If the double-disc 12-12-12: The Concert for Sandy Relief doesn’t hit quite as hard as the vicious storm that prompted it, that’s because Columbia Records saw fit to skew the package toward boomer-friendly acts while ignoring the younger, more head-banging folks who shared the stage with Springsteen and Bon Jovi during the telecast. Sure, Alicia Keys gets two tracks, and Chris Martin three, but otherwise the roster evokes the lineups of late-‘70s do-gooder concerts such as the Secret Policeman’s Balls and the early iterations of Live Aid. The Who contribute fine takes on some of their heyday tunes, the Stones offer two rather anemic performances, and Billy Joel delivers crisp renditions of “Moving Out (Anthony’s Song)” and “You May Be Right.” (The album curiously skips Joel’s performance of “New York State of Mind,” perhaps in deference to Keys, who closes the second disc with “Empire State of Mind.”) But these programming choices are little to marvel at: The more cash we raise to drain Red Hook the better, and it’s the boomers who buy CDs, so one does well to keep them happy.
Nonetheless, it’s a shame that Kanye West’s rather epic, if uneven, medley of his hits is overlooked entirely, that spoken bits by Chris Rock, Stephen Colbert, and Jon Stewart receive no disc time, and that Paul McCartney’s lone track is “Helter Skelter” rather than his performances of “Let Me Roll It” or “Nineteen Hundred and Eighty-Five.” (In a literal-minded thematic sense, “Helter Skelter” is of course appropriate, but the roiling “Nineteen Hundred and Eighty-Five” is a musical hurricane of sorts and a far more interesting song.) The lyrics to Bon Jovi’s “It’s My Life” are pro forma (its attraction has always inhered in performance and arrangement); here, the tune rings true not because it’s a classic, but because its lyrics are specially suited to the occasion. The Who’s “Love Reign O’er Me,” on the other hand, is a classic, and the pun in the title along with the song’s thunderous dénouement render it a stunning and welcome addition. Pete Townshend, meanwhile, emends his one interjection in “Baba O’Riley” with dynamite showmanship: “Don’t cry/Don’t raise your eyes/It’s only Sandy wasteland.” His growling upper register sounds glorious and achieves the catharsis toward which the music of the Who has always striven.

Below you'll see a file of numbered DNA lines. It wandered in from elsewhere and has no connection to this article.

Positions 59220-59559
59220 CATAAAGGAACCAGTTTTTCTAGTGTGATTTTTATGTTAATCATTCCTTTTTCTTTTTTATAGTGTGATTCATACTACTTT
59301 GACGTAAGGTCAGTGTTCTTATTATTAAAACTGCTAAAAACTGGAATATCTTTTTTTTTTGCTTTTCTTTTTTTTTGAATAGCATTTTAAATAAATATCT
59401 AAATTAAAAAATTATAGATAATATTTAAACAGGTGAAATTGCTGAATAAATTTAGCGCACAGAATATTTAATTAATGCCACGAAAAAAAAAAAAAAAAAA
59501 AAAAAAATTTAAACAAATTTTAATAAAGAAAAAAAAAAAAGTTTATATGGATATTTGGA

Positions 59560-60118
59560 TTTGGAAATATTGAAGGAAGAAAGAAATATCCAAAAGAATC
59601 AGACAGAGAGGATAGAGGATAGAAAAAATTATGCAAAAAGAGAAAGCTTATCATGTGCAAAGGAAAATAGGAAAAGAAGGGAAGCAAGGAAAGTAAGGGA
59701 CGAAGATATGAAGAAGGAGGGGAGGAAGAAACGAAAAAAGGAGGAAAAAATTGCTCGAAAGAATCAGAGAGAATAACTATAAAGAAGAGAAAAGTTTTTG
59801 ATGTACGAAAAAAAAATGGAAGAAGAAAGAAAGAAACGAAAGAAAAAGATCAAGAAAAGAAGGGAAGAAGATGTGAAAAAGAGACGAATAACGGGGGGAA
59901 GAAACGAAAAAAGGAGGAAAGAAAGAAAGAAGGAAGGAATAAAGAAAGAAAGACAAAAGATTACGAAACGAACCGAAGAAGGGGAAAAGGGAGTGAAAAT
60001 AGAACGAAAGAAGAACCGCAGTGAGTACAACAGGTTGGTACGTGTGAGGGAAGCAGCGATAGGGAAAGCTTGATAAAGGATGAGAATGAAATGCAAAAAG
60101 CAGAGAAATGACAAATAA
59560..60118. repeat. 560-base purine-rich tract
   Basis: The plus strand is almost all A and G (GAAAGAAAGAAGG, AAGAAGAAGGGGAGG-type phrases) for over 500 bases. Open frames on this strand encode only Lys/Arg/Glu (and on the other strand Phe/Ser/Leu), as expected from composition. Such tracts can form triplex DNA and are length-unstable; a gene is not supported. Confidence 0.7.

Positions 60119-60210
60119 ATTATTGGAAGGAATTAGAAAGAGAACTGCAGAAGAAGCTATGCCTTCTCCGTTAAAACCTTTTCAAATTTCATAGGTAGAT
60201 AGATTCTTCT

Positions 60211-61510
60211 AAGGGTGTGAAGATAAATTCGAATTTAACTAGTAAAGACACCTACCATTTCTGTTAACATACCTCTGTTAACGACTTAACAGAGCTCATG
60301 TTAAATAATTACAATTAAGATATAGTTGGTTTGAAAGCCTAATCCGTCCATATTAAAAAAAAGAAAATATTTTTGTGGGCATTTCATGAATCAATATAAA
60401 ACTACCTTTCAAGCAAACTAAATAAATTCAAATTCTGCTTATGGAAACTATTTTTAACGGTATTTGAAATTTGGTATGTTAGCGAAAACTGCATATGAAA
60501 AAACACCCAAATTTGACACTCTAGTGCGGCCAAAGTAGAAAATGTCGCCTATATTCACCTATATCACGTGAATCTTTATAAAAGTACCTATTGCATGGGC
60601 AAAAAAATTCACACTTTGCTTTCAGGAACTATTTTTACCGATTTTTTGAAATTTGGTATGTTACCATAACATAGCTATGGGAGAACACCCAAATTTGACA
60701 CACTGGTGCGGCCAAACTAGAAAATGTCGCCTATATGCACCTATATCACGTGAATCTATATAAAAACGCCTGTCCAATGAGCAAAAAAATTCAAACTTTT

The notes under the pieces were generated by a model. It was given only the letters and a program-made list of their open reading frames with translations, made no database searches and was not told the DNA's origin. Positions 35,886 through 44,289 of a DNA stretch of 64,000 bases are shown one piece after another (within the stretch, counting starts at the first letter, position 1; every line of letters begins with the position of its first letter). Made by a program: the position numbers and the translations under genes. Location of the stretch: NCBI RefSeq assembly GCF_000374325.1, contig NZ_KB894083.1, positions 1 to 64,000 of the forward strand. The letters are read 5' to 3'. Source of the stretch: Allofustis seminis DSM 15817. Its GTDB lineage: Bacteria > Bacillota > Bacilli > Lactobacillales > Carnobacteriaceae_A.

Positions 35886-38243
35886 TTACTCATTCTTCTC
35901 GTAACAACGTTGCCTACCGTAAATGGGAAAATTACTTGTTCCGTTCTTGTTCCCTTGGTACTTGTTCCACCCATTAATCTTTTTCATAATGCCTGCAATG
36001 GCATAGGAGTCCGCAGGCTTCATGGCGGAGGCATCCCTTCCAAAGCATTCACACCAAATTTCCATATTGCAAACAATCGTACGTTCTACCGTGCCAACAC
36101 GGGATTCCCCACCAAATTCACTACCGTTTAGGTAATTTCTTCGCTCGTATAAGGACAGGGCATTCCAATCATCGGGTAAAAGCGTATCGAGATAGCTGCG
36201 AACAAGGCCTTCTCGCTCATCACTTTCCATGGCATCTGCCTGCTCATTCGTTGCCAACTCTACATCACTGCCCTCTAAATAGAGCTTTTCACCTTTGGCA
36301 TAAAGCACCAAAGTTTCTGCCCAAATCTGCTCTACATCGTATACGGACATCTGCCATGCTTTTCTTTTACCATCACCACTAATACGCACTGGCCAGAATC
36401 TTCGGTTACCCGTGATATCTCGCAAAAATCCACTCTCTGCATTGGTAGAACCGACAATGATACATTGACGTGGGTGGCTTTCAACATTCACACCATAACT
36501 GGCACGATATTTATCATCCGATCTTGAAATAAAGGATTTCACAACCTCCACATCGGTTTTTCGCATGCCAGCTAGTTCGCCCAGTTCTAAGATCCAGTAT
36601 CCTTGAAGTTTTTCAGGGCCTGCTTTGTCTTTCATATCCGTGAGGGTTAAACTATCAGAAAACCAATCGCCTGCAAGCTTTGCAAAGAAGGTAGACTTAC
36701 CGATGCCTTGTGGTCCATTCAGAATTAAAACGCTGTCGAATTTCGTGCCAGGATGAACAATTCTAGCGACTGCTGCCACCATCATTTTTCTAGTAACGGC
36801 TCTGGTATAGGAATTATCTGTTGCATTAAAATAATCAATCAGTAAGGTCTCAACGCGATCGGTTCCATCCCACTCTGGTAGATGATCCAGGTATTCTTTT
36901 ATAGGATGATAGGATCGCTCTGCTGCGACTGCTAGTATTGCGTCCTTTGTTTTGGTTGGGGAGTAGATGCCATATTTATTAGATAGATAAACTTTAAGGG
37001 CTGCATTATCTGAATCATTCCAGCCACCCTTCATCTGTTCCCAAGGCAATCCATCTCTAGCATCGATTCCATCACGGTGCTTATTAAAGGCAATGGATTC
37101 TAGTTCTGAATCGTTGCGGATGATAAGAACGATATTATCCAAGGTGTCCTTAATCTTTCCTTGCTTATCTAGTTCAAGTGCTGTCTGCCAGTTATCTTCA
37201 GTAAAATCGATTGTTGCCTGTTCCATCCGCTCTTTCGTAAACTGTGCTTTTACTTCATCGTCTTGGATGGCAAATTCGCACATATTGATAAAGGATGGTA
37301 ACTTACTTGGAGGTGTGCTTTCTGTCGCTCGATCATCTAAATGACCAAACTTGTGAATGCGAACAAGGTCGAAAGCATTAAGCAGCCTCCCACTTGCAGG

An oddly refreshing inclusion is the Adam Sandler/Paul Shaffer reboot of Leonard Cohen’s “Hallelujah,” an act of calculated desecration that offers a nice reprieve from the rest of the album’s predictable pieties: “Hallelujah/Sandy, screw ya!” and so on. Sandler performs the song with his usual delivery (that of a high schooler so embarrassed of his singing abilities that he feels bound to cloak them in self-effacing goofery), but the live audience greets each middle finger of a lyric with cheers, and the track goes some measure toward offsetting the maudlin platitudes of Martin, whose three consecutive songs are mercifully sequestered at the tail end of disc two. The highlight of the album is Roger Waters’s run-through of “Another Brick in the Atlantic Wall” (see what he did there?), “Us and Them,” and “Comfortably Numb.” Working with Eddie Vedder in place of David Gilmour, Waters delivers these songs with a gritty commitment. “Waters” is a rather touchy word in the context of this concert, but the former Pink Floyd frontman is also the album’s saving grace. Even a benefit concert needs an edge—and edge remains his indispensable area of expertise.